B.C. confirms first case of rare inflammatory syndrome in children linked to COVID-19

Click to play video: 'MIS-C in children linked to COVID-19 extremely rare'
MIS-C in children linked to COVID-19 extremely rare
MIS-C in children linked to COVID-19 extremely rare – Oct 16, 2020

British Columbia has confirmed its first case of a rare inflammatory illness in children linked to COVID-19.

At her Thursday briefing, provincial health officer Dr. Bonnie Henry said the case of multisystem inflammatory syndrome in children, known as MIS-C, involved a child younger than five who had since recovered and returned home.

Click to play video: 'B.C. officials confirm first case of MIS-C in the province'
B.C. officials confirm first case of MIS-C in the province

The case was confirmed when serology testing revealed this week the child had contracted COVID-19, Henry said.

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“When we called a syndrome, that means there’s a bunch of different things that can happen and it’s a combination of them that fit you into this criteria,” Henry said.

“So a syndrome is something when we don’t know exactly what’s causing it or … you could have a constellation of things that might lead to (it).”

Click to play video: 'What is multisystem inflammatory syndrome?'
What is multisystem inflammatory syndrome?

B.C. first reported suspected cases of MIS-C in August, but international cases have been reported since the spring.

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Sixteen suspected cases have been identified in B.C., though none of them have tested positive for COVID-19, Henry said.

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Along with a positive COVID-19 test, children under the age of 19 are diagnosed with MIS-C when they require hospitalization and have a fever for at least three days.

They must also present at least two of the following symptoms: Gastrointestinal issues, a rash, red or inflamed eyes or inflammation and swelling around the mouth, hands or feet.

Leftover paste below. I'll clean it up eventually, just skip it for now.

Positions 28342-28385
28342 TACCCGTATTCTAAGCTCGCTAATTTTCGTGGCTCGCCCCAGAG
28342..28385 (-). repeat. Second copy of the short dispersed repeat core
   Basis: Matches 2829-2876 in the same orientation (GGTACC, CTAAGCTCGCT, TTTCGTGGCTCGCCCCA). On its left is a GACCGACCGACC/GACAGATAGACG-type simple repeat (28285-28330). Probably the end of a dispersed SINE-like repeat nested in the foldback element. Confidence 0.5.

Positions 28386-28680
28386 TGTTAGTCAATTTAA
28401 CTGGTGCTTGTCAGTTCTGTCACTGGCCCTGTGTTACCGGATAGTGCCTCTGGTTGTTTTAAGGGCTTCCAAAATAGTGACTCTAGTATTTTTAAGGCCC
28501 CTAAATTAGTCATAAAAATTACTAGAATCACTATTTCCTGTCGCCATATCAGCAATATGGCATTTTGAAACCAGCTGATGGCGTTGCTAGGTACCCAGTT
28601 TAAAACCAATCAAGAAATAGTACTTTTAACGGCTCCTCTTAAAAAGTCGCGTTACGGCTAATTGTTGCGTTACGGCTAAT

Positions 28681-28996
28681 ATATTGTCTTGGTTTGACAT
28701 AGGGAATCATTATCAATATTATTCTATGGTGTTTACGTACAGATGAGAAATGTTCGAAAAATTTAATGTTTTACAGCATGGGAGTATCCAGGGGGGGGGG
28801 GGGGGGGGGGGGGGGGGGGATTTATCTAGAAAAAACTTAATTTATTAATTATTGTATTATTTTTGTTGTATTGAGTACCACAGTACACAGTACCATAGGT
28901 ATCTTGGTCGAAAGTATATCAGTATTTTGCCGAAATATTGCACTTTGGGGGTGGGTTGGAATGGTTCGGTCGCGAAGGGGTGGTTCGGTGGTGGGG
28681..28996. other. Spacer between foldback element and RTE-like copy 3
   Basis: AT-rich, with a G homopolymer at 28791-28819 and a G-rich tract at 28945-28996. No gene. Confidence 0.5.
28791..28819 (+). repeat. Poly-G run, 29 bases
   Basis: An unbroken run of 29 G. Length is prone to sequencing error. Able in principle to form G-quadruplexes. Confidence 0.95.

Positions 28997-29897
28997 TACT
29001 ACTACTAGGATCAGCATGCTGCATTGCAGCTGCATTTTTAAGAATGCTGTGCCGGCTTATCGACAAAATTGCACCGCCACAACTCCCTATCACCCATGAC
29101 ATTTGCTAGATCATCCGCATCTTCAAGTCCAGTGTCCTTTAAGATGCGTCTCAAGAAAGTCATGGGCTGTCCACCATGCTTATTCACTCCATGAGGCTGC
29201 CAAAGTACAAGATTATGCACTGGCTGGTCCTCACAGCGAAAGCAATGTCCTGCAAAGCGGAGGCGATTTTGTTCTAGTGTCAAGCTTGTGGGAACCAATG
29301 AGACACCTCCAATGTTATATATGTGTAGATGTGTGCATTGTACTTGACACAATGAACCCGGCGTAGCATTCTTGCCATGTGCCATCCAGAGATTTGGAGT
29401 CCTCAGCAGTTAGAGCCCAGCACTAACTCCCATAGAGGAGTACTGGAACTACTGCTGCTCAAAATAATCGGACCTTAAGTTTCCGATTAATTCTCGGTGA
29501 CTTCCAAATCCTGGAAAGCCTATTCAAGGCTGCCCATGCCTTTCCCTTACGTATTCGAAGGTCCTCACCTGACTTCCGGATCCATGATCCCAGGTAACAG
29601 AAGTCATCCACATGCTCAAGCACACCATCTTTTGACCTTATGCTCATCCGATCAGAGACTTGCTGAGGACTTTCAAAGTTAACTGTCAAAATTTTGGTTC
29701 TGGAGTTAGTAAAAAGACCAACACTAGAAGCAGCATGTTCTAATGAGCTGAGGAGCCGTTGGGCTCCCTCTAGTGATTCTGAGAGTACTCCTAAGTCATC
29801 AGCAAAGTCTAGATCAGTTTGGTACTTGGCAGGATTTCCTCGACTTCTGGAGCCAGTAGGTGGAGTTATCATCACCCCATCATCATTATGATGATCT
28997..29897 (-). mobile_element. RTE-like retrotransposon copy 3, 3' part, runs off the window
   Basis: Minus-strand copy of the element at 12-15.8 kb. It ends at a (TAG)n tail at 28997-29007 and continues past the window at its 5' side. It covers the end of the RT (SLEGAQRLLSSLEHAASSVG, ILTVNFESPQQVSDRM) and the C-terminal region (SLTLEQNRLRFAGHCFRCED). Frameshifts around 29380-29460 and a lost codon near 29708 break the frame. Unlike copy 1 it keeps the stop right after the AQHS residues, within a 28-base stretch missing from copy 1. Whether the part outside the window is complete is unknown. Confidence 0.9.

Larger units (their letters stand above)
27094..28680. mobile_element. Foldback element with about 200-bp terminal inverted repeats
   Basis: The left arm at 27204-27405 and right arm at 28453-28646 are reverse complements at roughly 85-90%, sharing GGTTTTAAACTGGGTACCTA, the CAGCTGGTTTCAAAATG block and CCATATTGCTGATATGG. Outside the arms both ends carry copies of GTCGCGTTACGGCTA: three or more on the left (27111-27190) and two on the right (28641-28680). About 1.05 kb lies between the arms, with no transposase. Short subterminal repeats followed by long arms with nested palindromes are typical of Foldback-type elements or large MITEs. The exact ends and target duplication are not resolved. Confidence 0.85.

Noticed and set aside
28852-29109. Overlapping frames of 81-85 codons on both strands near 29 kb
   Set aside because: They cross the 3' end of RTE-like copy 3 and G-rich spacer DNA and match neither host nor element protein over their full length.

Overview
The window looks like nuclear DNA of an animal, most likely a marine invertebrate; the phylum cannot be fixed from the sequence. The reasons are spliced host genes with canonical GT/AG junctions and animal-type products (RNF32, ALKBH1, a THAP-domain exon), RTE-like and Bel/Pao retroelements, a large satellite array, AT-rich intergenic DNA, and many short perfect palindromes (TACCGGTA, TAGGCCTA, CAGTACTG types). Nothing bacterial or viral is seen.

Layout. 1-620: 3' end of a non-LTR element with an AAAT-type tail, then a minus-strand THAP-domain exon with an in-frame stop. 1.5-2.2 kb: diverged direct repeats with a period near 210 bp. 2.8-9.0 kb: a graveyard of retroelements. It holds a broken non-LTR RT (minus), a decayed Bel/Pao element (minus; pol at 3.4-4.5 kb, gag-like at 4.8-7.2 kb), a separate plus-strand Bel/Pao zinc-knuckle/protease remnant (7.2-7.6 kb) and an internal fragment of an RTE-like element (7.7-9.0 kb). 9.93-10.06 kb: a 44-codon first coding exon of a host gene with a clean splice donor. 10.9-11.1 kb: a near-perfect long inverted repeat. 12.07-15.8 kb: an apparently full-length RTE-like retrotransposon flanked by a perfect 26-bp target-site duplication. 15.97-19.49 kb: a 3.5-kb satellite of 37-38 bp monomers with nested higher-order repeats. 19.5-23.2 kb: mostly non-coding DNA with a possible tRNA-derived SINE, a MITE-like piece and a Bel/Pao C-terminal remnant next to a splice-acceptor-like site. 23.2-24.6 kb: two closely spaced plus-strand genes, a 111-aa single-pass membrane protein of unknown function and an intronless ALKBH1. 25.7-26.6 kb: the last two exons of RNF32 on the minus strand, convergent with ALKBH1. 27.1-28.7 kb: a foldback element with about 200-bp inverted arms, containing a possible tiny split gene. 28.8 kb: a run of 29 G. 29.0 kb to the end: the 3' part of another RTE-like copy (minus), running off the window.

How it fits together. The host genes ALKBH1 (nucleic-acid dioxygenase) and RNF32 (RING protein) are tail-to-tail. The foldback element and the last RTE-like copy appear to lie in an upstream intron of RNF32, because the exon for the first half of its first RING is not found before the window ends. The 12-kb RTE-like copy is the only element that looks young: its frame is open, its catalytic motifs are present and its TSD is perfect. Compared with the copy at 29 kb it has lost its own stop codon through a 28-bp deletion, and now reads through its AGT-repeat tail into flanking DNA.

A number of the symptoms can also be associated with a similar post-infection condition known as Kawasaki disease, Henry said.

“This is a syndrome that tends to come up several weeks to months after an infection,” she said.

“All of the other kids, the young people that had it, that were in hospital here in B.C., the 16 others, none of them had any tests that were positive for COVID and were likely, according to their clinicians, much more likely to be associated with some other cause.”

The syndrome can lead to damaged blood vessels as well as inflammation around the heart or blood vessels, Henry said.

According to the BC Centre for Disease Control, children with MIS-C can become critically ill or even die.

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The U.S. Centres for Disease Control and Prevention, which declared MIS-C a “new threat,” said on Oct. 1 that more than 1,000 cases of the syndrome and 20 deaths had been confirmed in the United States.

Henry said the case was an important warning about the need to restrict the spread of COVID-19.

“We know that children are much less likely to be infected with with COVID and to have very mild symptoms, but we can’t always tell who is going to have these severe outcomes,” she said.

“So it is important that all of us bear that in mind — we are still learning about this virus, we do not yet know if there are going to be long-term effects, even for people who have mild illness.”

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